As mentioned previously, HIER and EIER procedures can cause tissue sections to detach from the slides. There are other actions that may cause sections to detach from slides, such as improper fixation and processing. It is imperative to use a good quality, positive-charged slide. Many vendors offer ‘charged’ slides, but quality varies. Request samples of slides from vendors and compare which slides perform to your expectations. Using quality slides may be more expensive than slides required for general histology use, but loss of patient tissue, waste of expensive IHC reagents, and no charge repeats are even more costly.
A clean water bath must be used with positive-charged slides. Do not add gelatin or other adhesive additives, as they will counteract the positive charge on the slide.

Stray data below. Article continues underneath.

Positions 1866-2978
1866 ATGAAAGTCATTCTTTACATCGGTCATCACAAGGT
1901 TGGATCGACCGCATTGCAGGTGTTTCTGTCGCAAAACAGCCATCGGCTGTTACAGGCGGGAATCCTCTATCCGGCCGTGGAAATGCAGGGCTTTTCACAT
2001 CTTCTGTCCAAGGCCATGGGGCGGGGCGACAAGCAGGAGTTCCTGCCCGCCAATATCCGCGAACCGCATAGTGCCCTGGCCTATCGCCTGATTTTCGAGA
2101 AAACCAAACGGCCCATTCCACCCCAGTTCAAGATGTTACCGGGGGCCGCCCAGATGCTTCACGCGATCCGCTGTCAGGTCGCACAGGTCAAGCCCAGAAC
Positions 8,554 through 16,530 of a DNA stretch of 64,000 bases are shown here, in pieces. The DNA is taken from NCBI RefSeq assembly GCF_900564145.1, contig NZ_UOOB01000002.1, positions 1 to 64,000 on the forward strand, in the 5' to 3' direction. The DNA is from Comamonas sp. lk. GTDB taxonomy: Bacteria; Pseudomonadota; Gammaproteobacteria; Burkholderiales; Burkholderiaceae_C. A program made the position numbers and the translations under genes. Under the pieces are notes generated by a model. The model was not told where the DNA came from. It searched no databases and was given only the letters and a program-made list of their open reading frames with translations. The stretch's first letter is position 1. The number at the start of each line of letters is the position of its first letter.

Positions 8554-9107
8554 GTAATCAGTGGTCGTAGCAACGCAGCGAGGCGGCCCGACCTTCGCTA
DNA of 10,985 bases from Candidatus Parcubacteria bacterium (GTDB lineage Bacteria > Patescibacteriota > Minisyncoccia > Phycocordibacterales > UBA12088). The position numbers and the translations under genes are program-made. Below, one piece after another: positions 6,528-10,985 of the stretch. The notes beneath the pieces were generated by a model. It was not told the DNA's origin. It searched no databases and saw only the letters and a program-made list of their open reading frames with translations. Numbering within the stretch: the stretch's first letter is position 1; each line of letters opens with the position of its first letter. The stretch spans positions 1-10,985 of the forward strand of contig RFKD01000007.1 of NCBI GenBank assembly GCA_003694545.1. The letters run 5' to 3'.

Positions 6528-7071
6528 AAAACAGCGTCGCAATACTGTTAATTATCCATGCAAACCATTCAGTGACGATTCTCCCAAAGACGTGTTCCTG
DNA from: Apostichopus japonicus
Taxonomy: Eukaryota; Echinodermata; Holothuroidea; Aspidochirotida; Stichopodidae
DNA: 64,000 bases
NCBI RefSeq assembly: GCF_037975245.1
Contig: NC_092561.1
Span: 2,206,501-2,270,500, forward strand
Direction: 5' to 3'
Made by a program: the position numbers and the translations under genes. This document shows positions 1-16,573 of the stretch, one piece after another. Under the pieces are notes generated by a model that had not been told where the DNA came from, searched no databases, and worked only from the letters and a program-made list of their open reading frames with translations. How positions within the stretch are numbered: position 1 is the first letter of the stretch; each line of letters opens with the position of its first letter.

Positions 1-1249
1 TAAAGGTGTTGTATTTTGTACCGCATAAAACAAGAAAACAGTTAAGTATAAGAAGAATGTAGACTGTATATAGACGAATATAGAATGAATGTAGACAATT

Another area of concern is drying time for cut tissue sections. Histology laboratories are under turnaround time constraints, but proper drying is as important as positive-charged slides. Lift the slide slowly from the water bath allowing as much water as possible to drain from the slide. It may be preferred to stand slides on an absorbent towel while leaning against the water bath to further drain water from the slide. Placing the rack of slides in an area with a strong air current (fan, fume hood, etc.) for an extended amount of time before heat drying will improve section adherence. Much depends on the type of tissue you are working with. In general, bone marrow, skin, breast, and other hard or fatty tissues benefit from longer air drying. Overnight drying at room temperature or in a slide dryer set to 37° C is best, but not always the most practical for a clinical laboratory. Experiment with different drying protocols to see what works best in your laboratory.